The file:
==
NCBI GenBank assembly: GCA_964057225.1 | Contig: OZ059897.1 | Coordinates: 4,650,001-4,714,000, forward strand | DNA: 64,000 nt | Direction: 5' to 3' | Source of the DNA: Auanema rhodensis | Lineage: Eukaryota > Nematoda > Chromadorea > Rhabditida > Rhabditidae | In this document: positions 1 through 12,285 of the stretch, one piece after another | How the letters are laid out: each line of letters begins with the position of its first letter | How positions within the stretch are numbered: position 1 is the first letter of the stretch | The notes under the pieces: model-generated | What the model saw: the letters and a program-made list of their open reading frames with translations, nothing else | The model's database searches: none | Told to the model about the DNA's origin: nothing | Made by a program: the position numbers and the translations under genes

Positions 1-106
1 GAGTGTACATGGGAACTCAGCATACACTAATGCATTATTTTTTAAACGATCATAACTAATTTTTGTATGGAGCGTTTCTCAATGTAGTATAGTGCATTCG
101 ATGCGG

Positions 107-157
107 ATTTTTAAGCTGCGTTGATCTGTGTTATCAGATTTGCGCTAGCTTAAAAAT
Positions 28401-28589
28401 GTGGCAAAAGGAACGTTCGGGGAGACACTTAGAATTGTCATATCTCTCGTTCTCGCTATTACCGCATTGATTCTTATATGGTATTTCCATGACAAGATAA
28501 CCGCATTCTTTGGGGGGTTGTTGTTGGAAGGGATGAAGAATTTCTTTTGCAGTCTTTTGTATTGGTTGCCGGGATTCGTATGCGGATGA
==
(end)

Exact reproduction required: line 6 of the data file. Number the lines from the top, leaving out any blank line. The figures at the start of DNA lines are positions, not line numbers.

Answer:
107 ATTTTTAAGCTGCGTTGATCTGTGTTATCAGATTTGCGCTAGCTTAAAAAT